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10 thoughts on “Madicken

  1. says:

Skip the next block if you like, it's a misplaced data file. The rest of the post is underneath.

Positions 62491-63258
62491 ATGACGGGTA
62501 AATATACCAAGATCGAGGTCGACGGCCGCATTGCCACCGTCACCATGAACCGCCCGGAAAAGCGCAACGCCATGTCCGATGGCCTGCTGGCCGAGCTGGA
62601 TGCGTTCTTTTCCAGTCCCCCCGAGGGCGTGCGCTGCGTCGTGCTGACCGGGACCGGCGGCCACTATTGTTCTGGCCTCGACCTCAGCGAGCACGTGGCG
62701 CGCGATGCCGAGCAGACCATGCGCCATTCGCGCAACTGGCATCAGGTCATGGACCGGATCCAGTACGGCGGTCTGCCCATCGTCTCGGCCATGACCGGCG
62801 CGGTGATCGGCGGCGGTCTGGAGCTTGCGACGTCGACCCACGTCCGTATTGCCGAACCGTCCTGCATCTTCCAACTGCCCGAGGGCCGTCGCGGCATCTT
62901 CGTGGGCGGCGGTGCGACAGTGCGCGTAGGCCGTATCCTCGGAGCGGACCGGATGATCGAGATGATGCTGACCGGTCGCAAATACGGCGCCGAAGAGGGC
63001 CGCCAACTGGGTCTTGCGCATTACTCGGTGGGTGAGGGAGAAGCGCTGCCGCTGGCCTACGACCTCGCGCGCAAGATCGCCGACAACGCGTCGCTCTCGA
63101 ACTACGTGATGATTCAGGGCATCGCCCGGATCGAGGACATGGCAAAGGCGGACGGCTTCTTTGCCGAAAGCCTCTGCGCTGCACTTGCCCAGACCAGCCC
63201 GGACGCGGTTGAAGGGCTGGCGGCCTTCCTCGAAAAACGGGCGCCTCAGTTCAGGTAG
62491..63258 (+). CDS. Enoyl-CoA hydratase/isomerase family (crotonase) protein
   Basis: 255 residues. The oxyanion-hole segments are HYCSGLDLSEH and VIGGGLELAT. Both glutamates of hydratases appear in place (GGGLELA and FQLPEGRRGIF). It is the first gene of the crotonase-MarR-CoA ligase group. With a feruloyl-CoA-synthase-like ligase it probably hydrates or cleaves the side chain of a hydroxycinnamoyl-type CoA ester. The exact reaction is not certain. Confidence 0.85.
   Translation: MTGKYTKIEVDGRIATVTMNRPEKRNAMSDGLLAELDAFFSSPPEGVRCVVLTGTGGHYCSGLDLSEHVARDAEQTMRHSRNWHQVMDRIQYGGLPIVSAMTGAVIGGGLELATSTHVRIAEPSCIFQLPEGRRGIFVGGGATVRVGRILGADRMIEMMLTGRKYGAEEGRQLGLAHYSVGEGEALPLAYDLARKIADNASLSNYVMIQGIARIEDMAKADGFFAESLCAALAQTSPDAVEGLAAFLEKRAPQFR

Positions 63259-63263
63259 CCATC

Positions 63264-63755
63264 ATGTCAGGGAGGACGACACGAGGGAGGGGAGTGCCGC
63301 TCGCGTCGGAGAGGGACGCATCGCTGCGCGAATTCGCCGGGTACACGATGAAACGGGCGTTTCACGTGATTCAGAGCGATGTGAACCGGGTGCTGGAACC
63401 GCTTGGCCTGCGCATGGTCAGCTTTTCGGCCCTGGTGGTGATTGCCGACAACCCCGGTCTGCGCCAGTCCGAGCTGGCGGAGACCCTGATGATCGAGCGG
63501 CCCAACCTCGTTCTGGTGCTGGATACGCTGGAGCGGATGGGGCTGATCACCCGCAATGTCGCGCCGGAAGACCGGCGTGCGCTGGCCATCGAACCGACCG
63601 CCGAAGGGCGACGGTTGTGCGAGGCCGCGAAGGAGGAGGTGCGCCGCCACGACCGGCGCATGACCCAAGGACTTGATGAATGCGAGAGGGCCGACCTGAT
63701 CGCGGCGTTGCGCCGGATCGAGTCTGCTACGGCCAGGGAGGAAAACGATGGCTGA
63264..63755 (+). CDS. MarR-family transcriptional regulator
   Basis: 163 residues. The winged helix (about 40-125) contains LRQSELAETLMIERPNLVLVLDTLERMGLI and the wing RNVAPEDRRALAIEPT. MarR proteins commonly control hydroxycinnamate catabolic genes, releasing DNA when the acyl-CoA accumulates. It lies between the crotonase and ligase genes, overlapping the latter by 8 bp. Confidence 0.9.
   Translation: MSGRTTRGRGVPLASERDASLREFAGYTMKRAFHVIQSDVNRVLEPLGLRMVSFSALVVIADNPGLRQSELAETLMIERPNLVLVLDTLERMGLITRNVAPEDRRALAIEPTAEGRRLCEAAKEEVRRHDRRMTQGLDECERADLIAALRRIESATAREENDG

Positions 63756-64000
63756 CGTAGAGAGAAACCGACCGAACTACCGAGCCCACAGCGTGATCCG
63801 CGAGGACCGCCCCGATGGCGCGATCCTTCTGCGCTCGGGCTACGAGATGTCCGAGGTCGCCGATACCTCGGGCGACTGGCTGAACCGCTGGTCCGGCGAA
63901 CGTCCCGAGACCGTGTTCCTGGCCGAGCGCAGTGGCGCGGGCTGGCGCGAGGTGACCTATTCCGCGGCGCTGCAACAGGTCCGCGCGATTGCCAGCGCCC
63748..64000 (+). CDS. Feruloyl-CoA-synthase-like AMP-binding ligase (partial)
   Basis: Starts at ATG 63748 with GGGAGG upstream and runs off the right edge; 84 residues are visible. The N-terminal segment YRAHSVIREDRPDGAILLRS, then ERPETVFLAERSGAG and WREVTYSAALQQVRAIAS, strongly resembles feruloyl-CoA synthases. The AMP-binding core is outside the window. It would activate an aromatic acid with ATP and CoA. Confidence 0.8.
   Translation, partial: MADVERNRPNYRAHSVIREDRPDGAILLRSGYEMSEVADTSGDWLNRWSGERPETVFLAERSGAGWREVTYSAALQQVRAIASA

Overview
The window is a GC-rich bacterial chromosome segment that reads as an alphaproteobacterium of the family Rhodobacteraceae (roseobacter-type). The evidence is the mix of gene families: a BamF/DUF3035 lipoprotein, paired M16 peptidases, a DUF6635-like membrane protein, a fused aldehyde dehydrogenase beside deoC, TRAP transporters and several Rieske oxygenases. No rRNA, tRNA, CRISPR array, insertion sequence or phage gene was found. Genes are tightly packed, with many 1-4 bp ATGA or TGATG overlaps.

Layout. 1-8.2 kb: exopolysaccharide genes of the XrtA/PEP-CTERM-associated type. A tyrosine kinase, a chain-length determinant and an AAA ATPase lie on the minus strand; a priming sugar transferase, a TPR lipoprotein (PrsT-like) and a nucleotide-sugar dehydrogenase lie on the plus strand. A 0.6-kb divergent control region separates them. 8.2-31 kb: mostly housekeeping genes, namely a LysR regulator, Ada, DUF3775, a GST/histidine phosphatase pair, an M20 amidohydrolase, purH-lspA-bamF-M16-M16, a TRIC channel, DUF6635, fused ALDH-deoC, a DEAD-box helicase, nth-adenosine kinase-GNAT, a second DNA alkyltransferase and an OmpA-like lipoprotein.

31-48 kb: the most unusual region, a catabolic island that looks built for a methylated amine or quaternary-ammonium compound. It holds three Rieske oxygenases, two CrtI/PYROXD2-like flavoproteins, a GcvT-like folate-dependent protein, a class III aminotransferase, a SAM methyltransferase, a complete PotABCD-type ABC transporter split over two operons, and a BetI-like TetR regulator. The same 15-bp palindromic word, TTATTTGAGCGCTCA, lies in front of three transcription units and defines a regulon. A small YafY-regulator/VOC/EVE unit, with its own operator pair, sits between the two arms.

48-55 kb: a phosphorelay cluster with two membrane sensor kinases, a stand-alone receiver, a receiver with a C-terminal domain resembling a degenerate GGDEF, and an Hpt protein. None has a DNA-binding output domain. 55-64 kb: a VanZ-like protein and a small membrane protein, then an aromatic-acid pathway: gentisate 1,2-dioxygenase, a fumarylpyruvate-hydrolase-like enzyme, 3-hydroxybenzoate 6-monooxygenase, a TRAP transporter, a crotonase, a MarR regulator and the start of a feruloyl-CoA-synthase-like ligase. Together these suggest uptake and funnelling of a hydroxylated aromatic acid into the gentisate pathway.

This is now the third classic Swedish children's book that I've read in German translation and once again I find to my considerable surprise that Swedish stories can survive the transition to this new language intact I read it and I'm amazed by the translator's skill but even by the fact that it's possible in the first place It sounds like Madicken The teasing conversations with her little sister Lisabeth sound the same; the author's ironic asides about the many things that go right past the seven year old heroine sound the same; the wonderful lyrical passages on the beauty of the Swedish seasons sound the same; they've even found a way to translate the sisters' trademark private phrase which in Swedish is Pilutta dig and in German becomes Ätsch Pustekuchen so that it sounds the same I really want to sit down and do a detailed comparison with the original to see if I can figure out how the magic works Somehow it seems that a skillful translator can usually find German words which keep the prosody or less unchanged so you can hear the different voices the way they're supposed to be This doesn't work in EnglishThe book consists of a series of loosely connected short stories spanning a year of Madicken's life and they are utterly charming I have trouble saying which bit I liked most they're all perfect but maybe the beginning of the winter story It's the first day when the river has frozen over properly Madicken and Lisabeth have rushed out of bed as soon as they were alerted to the amazing news and they've put on their warm clothes and their skates as fast as ever they could They've promised to be back in time for breakfast But now they're out on the ice and Astrid Lindgren does such a good job of describing how wonderful it is to be seven and out skating with your little sister on new ice that's completely shiny and clean because no one else has discovered it yet They skate and skate and skateWe could skate all the way to the farm suggests MadickenAre we allowed to do that? asks LisabethWe wouldn't be allowed to go down the road says Madicken It's too far But it's much uicker skating so that's okayLisabeth accepts this extremely dubious argument and they skate off It turns out that the farm's rather a long way by river too They go round bend after bend but it just won't turn up like it's supposed to Suddenly the girls realize that they're half an hour from home and they're very hungry and they'd promised to be back for breakfastWe must be nearly there says Madicken We can't turn round now I know what We'll ask if we can buy some eggsBut how will we eat them? asks LisabethWe can ask them boil them for us says MadickenBut do we have any money? asks LisabethI have two öre in my pocket says MadickenIs that enough to buy two eggs? asks LisabethWell says Madicken We'll ask how many eggs we can buy for two öre It'll work outSo she looks in her pocket but she can't find the two öre It's just goneIt doesn't matter she says Two öre or less doesn't make any difference I bet they'll invite us to stay for breakfastLisabeth isn't so sure about all this and the farm still hasn't turned up and she's hungry and cold She starts crying but then they go round the next bend and there it is They take off their skates and knock on the door The family is already sitting down and eating breakfastCan we buy some eggs? asks Lisabeth who's forgotten all the changes of plan Madicken grits her teeth Her stupid little sister has just ruined everythingHow many did your mother tell you to buy? asks kind Mrs Karlsson I'm afraid we don't have any money says MadickenBut we're very hungry says LisabethI understand that you are says Farmer Karlsson but he doesn't really seem to understand very well since he just goes back to eating his breakfast without saying anything else Luckily his wife understand betterWould you girls like some porridge? she asksOh yes please say Madicken and Lisabeth at the same time They take off their coats and sit down A moment later they have two steaming bowls of porridge in front of themPorridge is my absolute favorite says Madicken politelyAnd is it your favorite too? Mrs Karlsson asks LisabethNo says Lisabeth who is very truthful but doesn't like to waste words when she's eatingAnd what is your favorite? asks Mrs KarlssonChocolate pudding and pudding and other puddings says Lisabeth Madicken sighsChocolate pudding means chocolate pudding and pudding means vanilla pudding and other puddings means other puddings she explains No one understands what Lisabeth says except herFor some reason Mr Karlsson seems to be sort of laughing without really laughing Madicken has noticed that people at the farm often do that